Levin seeks not only emotional gain, but also the actual profits of the crop. Levin does posses somewhat of an aristocratic view upon entering into his commitment; he comments: “I need physical exercise; without it my character gets quite spoilt.” Here, instead of focusing on the value and direct reward of the work, Levin seeks to remedy the physical frustrations of an upper-class, indoor life spent primarily in celibacy. Levin experiences some moments where he looks to mowing as a sort of prescription for his stifled and frustrating life as an aging and wifeless man in a drawing room. Not only does this way of thinking undermine the real work of mowing and the healing properties it can offer, but it shows a temporary misunderstanding between Levin and nature. Mowing can not ultimately cure his frustrations with his present life. Mowing one time, or even several times, can only provide temporary relief from emotional ailments. To be entirely cured by mowing, Levin would have to actually give himself to it completely and become a peasant himself. And while Levin fantasizes about doing just this, he can never commit himself entirely. Even if Levin’s wet nurse were a peasant, his blood still would run blue. Everything Levin wants in life is still wrapped up in the duplication of the aristocratic family life he enjoyed with his mother and father. While he can use mowing to escape what is lacking in his regular life, Koznyshev and the other peasants are ultimately right: mowing can not save an aristocrat. It can only turn him into a peasant. Before he actually begins to mow, Levin is quite clearly confused between the aristocratic and peasant modes of reasoning and necessity.

Although the decision to mow causes some anxiety and confusion in Levin, the longer he works at it and the deeper he falls into the rhythm of the scythe, the more he feels at peace. As Levin approaches the field where the men have already been at work and each man has already completed “his second swath,” Levin views the peasants “following each other in a long straggling line, some with coats on, some in their shirts, each swinging his scythe in his own manner.” Levin sees each mower as a distinct individual. He notices specific men he has had working on his farm before. He notices each man’s various clothing, and each man’s distinct mowing technique. He sees each of the peasant mowers, and undoubtedly himself, as distinct and individual men, which in this case has as a connotation of inefficiency, insofar as “straggling” men cannot mow a field; only a group can. It is only in the midst of the entire day of mowing that Levin is able to leave this view behind, and take on the feeling of a group of men toiling as one and losing themselves in their work.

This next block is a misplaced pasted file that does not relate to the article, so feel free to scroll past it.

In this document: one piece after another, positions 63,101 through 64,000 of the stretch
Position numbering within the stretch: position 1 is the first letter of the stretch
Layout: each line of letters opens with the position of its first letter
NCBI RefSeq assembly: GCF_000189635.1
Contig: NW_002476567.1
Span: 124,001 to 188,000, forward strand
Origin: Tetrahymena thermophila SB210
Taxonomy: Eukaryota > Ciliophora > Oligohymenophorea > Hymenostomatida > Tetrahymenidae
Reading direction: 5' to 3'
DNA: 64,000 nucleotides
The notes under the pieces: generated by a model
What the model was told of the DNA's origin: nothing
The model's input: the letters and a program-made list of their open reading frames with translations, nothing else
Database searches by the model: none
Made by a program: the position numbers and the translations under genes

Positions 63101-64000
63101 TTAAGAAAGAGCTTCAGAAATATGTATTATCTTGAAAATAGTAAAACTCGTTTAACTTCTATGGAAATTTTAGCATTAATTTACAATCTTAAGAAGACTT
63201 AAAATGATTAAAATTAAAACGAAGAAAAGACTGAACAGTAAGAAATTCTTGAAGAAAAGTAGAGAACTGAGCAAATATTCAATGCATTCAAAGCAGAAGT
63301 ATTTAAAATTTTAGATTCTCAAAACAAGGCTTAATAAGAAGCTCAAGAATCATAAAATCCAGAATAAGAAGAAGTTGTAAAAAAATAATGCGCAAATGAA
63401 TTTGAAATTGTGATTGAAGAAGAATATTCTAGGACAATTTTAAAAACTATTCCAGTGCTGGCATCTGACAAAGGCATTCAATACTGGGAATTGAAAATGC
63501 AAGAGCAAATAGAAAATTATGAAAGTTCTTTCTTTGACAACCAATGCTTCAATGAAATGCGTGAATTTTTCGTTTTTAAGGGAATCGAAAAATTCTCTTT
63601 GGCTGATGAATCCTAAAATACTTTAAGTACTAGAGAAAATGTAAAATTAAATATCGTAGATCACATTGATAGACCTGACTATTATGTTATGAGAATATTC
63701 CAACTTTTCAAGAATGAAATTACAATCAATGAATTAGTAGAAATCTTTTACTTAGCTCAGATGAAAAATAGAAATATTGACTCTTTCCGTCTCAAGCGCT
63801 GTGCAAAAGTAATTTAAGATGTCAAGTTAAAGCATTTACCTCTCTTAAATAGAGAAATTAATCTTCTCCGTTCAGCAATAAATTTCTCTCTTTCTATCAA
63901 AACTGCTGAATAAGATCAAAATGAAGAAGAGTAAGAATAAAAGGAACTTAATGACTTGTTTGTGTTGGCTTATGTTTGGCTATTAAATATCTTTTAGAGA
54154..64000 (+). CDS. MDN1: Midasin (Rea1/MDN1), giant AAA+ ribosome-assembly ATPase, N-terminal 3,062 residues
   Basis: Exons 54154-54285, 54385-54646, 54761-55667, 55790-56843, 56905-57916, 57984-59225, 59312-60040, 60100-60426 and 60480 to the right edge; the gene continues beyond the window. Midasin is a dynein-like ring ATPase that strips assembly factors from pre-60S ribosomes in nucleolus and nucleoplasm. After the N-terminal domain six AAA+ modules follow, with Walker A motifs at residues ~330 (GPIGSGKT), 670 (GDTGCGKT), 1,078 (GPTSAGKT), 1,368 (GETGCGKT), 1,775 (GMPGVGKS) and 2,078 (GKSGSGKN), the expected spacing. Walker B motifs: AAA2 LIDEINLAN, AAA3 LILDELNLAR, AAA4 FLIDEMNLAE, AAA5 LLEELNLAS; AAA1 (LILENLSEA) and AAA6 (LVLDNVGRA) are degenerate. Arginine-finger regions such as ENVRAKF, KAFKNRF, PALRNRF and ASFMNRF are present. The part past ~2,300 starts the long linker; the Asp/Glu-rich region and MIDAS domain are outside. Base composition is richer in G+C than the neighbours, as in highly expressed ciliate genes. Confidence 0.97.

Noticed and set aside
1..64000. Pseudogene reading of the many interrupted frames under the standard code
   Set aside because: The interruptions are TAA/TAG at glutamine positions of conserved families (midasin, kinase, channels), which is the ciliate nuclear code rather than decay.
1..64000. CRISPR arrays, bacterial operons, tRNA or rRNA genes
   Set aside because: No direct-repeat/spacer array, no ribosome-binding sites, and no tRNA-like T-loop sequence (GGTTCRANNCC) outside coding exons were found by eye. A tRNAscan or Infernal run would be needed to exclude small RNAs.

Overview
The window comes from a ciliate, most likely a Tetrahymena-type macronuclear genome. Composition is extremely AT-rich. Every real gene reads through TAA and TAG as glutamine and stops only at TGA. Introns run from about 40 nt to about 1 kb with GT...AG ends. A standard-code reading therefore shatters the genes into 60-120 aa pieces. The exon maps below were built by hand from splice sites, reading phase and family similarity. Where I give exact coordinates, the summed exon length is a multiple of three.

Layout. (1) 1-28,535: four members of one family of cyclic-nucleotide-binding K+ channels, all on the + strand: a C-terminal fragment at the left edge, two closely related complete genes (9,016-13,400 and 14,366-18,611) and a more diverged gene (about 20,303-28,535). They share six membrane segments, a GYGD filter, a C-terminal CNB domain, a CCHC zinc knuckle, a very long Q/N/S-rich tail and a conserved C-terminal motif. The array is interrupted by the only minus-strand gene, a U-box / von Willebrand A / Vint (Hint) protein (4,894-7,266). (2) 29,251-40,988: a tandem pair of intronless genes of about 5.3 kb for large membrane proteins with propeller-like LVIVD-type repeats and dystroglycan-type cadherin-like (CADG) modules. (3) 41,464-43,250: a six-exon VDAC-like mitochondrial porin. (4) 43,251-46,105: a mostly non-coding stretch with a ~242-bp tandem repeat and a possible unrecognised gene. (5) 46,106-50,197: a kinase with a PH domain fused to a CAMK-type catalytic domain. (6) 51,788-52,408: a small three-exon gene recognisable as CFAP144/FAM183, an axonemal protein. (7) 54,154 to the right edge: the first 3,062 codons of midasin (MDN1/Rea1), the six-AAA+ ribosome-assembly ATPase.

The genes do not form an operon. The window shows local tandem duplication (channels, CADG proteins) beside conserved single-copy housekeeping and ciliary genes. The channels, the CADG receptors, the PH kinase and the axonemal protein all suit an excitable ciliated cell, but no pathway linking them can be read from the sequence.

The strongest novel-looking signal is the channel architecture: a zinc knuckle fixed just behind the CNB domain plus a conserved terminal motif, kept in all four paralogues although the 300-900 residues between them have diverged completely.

Although there is variance in each peasant’s mowing technique — some are younger and newer and therefore mow more stiffly, while some are older and more seasoned and can mow so well it appears as though they are “at play” — one comes to realize that it is not the individual that carries importance in the act of mowing. A “tall old man with a shriveled, beardless face” advises Levin to “Mind Master! Having put your hand to the plough, don’t turn back!,” suggesting a rejection of the idea of mowing for one’s health or for a game. Levin promises to “try not to lag behind,” meaning that for the next few hours he will leave his status as “master” behind, and will instead respect the wisdom and authority that the oldest and most experienced mowers possess. He begins to mow badly at first, because he feels he is being scrutinized as different from the other mowers. He is conscious of the desire to prove himself, and therefore mows too “vigorously” and with too much thought. His desperate desire to perform well is what keeps him from accomplishing his aim. An experienced mower knows that the best way is to let the scythe “mow of itself”.

As the day progresses, Levin realizes that he “must swing the scythe less with [his] arms and more with the whole of [his] body.” This is his first major step toward releasing his unnecessary pretensions of proving himself and his own level of skill. The change from working with a specialized (and fairly weak) selection of limbs to mowing with the whole of one’s body implies the end of acting out of the strained section of the mind and body and the beginning of using one’s entire being.